Tonight we had a reminder of the real emotional cost of adoption, of the losses as well as the gains that our children experience. It is so easy, as parents, when an adoption fits and works so well to gloss over or forget our children's past. It may not be purposeful, but as we settle in we begin to quickly compartmentalize their little lives into "before" and "after", and if they adjust reasonably easily the "before" begins to fade into the background.
Tonight we received a phone call from Kyrgyzstan, and Kenny was able to speak with his buddies Turat and Askar who were adopted by an Australian couple living in Bishkek, whom we actually had the pleasure of meeting briefly while there. The conversation was stilted at best, as Kenny's speech over the phone is very difficult to understand plus he has basically lost all ability to communicate in Russian, so I am trying my best to rephrase what he is saying in English, and Turat and Askar do not yet have enough English understand so their mom is on the phone interpreting for them all while there is the delay due to distance. The grin on Kenny's face said it all though, but that grin quickly faded the moment he got off the phone, and I could tell he was near tears. He and I were alone in the bedroom to keep the confusion down for the call, and I scooped him up in my arms so we could talk about this call and it's affects.
I asked him what he was feeling and he said "I miss my brothers, I sad they so far away.", he then started crying as he also shared that he was very sad that one more friend whom we talked about on the call has not yet found his family and Kenny said he knew he must be lonely. We talked about the concrete things we could do about this, that we could send a letter and pictures to his friend who was left behind, that we could pray that he might one day have a family of his own too.
I asked Kenny if he wished he had been adopted by a family who lived in Bishkek, like Turat and Askar were, he sat straight up, touched the tip of his nose to mine and said "No Mommy, I love my family, I like America. I sad I never see Turat and Askar again, but I love you.", which was followed by a kiss and more tears.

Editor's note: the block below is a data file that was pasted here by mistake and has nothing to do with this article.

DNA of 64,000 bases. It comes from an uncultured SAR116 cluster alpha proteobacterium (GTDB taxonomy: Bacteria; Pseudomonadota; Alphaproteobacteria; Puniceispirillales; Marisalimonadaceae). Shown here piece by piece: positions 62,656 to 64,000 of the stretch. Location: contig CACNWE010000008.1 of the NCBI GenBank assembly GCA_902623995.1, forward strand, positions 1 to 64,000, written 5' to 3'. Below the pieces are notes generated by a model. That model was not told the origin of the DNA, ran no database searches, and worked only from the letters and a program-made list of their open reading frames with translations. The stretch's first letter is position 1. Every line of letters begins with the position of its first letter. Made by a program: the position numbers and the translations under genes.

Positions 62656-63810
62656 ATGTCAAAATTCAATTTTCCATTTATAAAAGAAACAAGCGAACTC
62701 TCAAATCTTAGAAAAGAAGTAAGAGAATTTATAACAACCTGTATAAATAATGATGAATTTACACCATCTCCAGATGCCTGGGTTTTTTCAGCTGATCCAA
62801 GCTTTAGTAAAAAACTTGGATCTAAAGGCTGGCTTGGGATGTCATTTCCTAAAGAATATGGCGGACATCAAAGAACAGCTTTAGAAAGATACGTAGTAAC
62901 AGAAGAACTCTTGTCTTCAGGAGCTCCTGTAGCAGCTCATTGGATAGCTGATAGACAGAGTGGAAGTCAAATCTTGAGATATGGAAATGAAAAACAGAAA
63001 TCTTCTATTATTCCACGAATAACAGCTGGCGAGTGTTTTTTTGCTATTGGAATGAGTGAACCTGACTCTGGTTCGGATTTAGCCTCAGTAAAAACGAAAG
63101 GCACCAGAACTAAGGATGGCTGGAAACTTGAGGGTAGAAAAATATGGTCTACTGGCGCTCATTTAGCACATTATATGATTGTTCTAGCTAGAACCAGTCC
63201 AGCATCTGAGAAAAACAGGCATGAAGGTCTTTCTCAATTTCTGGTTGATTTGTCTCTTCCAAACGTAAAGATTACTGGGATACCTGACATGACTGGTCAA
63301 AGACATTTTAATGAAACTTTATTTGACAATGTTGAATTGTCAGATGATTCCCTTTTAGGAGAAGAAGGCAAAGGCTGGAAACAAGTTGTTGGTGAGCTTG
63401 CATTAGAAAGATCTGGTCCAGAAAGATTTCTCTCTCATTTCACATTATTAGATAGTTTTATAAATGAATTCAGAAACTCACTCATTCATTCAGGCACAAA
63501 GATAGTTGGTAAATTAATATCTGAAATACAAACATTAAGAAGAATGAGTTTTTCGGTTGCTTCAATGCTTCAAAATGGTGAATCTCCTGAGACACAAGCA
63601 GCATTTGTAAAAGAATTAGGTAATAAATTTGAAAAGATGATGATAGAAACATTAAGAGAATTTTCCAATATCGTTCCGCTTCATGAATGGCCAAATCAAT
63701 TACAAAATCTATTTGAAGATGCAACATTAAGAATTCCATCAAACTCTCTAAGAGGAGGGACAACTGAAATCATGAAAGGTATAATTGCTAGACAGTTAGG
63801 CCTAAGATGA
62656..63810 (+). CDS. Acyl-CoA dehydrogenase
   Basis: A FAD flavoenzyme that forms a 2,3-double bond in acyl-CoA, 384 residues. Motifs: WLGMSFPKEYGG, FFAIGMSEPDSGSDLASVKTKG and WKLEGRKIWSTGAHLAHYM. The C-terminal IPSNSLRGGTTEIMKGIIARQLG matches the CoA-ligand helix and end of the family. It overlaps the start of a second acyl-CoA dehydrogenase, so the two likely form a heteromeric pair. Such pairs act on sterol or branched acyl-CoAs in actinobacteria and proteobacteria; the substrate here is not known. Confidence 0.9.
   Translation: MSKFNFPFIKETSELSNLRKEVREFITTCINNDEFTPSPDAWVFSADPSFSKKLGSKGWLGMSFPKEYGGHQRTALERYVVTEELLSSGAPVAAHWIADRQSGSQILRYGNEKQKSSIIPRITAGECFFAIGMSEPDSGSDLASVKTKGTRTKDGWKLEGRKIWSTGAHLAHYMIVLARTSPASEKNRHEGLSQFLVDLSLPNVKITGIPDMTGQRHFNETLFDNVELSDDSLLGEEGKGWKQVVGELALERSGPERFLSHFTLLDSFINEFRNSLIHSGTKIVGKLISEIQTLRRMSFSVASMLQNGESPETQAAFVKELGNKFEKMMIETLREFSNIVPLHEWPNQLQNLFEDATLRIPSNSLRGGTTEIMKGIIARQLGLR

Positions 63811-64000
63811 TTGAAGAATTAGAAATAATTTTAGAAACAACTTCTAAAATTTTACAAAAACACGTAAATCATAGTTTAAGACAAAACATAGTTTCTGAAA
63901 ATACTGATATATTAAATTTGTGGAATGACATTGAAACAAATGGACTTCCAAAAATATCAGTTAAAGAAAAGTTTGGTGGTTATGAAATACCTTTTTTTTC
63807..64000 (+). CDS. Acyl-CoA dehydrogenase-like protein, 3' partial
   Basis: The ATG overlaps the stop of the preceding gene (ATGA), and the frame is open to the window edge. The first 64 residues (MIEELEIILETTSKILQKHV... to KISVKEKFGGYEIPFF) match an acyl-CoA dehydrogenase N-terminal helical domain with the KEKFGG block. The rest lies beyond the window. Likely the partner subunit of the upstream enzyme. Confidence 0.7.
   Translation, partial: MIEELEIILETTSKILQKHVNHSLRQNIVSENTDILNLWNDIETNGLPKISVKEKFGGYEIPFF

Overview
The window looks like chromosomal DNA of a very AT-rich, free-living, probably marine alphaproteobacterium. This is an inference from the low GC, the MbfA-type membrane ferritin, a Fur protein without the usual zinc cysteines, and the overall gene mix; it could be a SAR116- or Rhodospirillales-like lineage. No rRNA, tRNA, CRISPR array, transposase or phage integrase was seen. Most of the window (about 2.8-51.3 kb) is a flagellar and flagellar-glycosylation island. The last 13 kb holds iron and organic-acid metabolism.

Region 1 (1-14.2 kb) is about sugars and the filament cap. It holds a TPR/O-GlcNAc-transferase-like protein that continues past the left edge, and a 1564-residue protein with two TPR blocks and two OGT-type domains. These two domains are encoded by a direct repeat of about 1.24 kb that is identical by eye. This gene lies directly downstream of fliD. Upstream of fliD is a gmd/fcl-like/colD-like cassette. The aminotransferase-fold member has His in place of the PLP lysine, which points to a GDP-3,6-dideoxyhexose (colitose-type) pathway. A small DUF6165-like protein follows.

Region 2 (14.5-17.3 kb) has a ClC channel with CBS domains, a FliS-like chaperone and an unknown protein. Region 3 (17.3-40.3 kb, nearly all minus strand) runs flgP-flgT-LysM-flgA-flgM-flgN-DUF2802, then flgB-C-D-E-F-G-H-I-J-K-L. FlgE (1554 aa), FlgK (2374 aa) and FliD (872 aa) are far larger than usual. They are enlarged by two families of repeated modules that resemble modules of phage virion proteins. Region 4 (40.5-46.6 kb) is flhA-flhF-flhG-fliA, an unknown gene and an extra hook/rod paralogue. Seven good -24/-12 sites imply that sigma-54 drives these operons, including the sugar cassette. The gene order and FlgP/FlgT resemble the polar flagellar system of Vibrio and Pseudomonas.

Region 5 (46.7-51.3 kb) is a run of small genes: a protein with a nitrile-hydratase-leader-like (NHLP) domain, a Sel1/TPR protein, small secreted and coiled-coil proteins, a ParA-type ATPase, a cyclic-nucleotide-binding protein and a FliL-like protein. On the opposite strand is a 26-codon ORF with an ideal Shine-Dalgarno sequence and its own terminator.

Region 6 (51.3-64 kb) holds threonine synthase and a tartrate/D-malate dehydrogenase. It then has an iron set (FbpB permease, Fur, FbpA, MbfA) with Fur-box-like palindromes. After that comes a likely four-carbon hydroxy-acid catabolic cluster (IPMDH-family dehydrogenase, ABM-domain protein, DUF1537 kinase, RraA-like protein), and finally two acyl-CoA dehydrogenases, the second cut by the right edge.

It is so easy for us, as adoptive parents, to see all that our children gain by being adopted, by their good fortune to be living in America. We see what we are taking them away from as less than desirable, as beneath them and then we hold up a standard of living in front of them as if it is a gold star to be awarded to them.
The fact is, at 8, 9 or 10 years old, we are taking them away from their family. No, it doesn't look like our vision of the traditional family with a mommy, a daddy, 2.5 kids and a minivan in the garage with a "Soccer Mom" bumper sticker on the back. But the children they grow up with are their brothers and sisters, just as firmly as their new siblings will eventually be. The orphanage caretakers are surrogate mothers and often the only version of a mother they have ever known. We rip them from all of this in the name of providing them with a better life, and we quickly want to move forward and sweep the past under the rug because to us, it has no appeal, no emotional pull. But to our children, it is their family they are leaving behind...and we often forget that WE are the strangers they have the courage to walk away with.
It is so easy for us to say to ourselves "They'll forget it all quickly enough." or "Their new life is SO MUCH better than their old life.", because to us viewing it from the outside, it IS better.
It would be much simpler if I could be so cavalier about it, if I could convince myself of the illusion that Matthew and Joshua are Kenny's "real" brothers and Turat and Askar were merely casual playmates. But the only thing that makes Matthew and Joshua his "real" brothers is a piece of paper signed by a judge. They are no more nor no less "real" brothers to Kenny than Askar and Turat, and if the truth were told, they have far less shared experiences on which to base that sibling relationship than Turat and Askar. It isn't biology that creates that sibling bond, it is learning and growing together in the same environment, it is laughing and playing together...it has nothing to do at all with blood ties.
And after all, isn't that really what adoption is really all about?